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Everything posted by Hooves

  1. I have heard there are modern day pirates, not the swashbuckling golden-toothed variety, but pirates nonetheless. Perhaps some of them have taken to the concertina, the thieving bilge belching scoundrels!
  2. I think its due to momentum: once they start, nobody really wants to stop. I have yet to see any Celtic performance where the triple-tune wasn't present, in fact, most of the muscians refer to them as sets, like the "Galloway set", or something similiar. Its often a running joke "we don't remember the name of this tune either..." This may sound bad, but after three days of non-stop reels, jigs, hornpipes, et al, I'm pretty much "celtic-ed" out, and they all start to sound the same, probaly why they forget the names. A bluegrass banjo player asked me once "are celtic tunes like bluegrass tunes - you only give them a name so you can tell them apart...?"
  3. Well I'm sure it will lead to the discovery of many more rare concertinas, including the Enotstaehw, the Lanehcal, and those rare birds by the famous Senoj. But I'll keep my eye out for a Wordet or a Reppid.
  4. sounds like you found your workable solution, thats always good. I think those microvox mics are bit over priced and have considered wiring up my own electret mics (the capsules range from 50 cents to about 10 dollars each, depending on specs, manufacturer, etc). I also have an untested idea for an extreme conditions concertina miking system: Imagine a curved plexiglas semi-circle, big enough to reach around both sides of your hands, probably about 2' diameter (or imagine a trapezoidal, octagonal shape that approximates a semi circle \__/ ). The heigth would need to be about 1-2' and it would be atatched to a mic or music stand so that you and your concertina are enclosed from the front. I suppose you could run it all the way to the floor too, but thats kind of bulky and alot to carry. On either the front or mounted on each side facing your tina would be a PZM (pressure zone microphone) - these are designed to lie flat on a surface which acts as part of the microphone. The area normally has to be a square meter or more, but at 1.5 x 2' you would be very close to 1 meter surface area. The idea is that the sound from the concertina would reflect within the circular plexiglass area and be picked up by the PZM (either a central one in front, or 1 on each side). Think of it as a "Concertina Sneeze Guard" - it would help isolate from other on stage noise and wind, and allow an even pick up of both sides of the box. a side benefit is it would also help protect your concertina from rotten tomatoes and other produce hurled at the stage (maybe thats just my problem?). Though I have often thought just placing a single PZM on the floor under neath the concertina in front of your chair would work in a solo situation, I have not tried it.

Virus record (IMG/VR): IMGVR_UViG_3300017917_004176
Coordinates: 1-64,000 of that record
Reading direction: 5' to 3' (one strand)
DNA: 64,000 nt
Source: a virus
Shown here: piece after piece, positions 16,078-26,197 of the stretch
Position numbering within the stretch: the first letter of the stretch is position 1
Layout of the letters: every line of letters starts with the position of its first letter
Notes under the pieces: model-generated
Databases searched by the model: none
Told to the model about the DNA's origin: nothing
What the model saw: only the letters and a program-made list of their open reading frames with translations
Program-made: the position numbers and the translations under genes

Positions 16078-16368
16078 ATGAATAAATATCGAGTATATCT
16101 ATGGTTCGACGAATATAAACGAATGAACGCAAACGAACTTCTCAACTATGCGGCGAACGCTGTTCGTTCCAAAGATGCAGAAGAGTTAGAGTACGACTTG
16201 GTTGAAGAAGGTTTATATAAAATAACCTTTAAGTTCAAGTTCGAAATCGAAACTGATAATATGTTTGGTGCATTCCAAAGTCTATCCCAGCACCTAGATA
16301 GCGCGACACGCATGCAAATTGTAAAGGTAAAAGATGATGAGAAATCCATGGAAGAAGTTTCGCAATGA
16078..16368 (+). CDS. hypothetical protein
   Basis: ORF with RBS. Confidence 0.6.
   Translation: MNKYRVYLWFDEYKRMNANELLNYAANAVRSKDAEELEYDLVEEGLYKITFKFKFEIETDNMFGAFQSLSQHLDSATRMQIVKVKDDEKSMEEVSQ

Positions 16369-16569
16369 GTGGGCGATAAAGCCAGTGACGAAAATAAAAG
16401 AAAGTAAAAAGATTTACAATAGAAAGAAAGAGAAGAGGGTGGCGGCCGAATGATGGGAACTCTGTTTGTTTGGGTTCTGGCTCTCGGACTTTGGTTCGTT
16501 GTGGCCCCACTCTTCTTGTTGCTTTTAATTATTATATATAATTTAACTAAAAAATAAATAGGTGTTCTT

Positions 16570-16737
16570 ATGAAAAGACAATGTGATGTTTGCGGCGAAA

5. Did early tinas actaully use the parallel arrangement? I thought that was somethign Jeffries came up with and used later in concertina construction, seems like they are just guessing at the age (they claim its over 125 years old). If the fretwork was a bit different I might have guessed Jones.
  6. looks good. It will be nice to see it with the papers on.
  7. Like anything in manufacturing, the first "one off" is the most expensive , in terms of research. With examples of the product already around, I don't see it costing more - equal to the price of a 48K English, that I can see. Yes, you will have to do some re-thinkign and make new templates, design and bend your action to fit the new shape, but is that really such a big deal? If you know how to make action for an English, making it for a Duet should be no more challanging. and once you have the blueprint, its just another box. Lachenal, with less technology than we have, was able to do it... and BTW, if you send the Chinese blueprints they can make anything: theres no reason why Chinese manufacturers couldn't make concertinas the way Western builders make them, they would just have to charge more than for thier regular stock. I believe the Rochelles were contracted out, could happen for Duets as well, if ever there were enough people interested.
  8. Thanks for the information, I have never actaully thought how many Wheatstone Cranes were made, I suppose this means findign one and being able to afford to buy it will be difficult, witha total count less than 400.
  9. Stephen, Ah, well! So much for buying strategy! If I (or someone else) had bid the higher starting price last time round, when there were no other bidders, I (he/she) would have got it cheaper ... I'd better get around to selling my Bandoneon, wife, soul, what have you, to have the ready cash for the next one that comes around! Cheers, John and there WILL be more - especially when the builders start to see there really is an active market for Crane style duets.
  10. Yes, it is. As an enthusiastic amateur taking a stab at 4 sysems (over a period of about 3 years) Crane comes out on top, no question. But I still like my MacCaan, if ever I get hold of a Hayden, I may like it more, but till then hand me that Crane!
  11. Airlines everywhere are upping total fees by charging for just about everything: apparently even the tiny bag of peanuts will cost you extra, I wonder how much using the bathroom will cost in the future? Fresh air anybody? Not to be doom and gloom, but its the end of an era. Which is a good thing, because you need an ending for a new begining. When SUVs first started rolling out I said "They're building dinosaurs", and like so many things so easly explained by evolution, my little Honda civic is like a small furry critter at the dawn of the ice age.
  12. Thats about as much as I paid for my Crane Lachenal, fully restored, but mine doesn't have metal buttons. Fortunately I got my box from the UK before the gas hike. I say if you want a restored Crane/Trimuph duet that's probably not that bad a price, 5 years from now that will probably sound like a steal. A few months ago a woman on these threads was seeking out a 48K Crane, she found one at what I considered a great price from another Cnet member.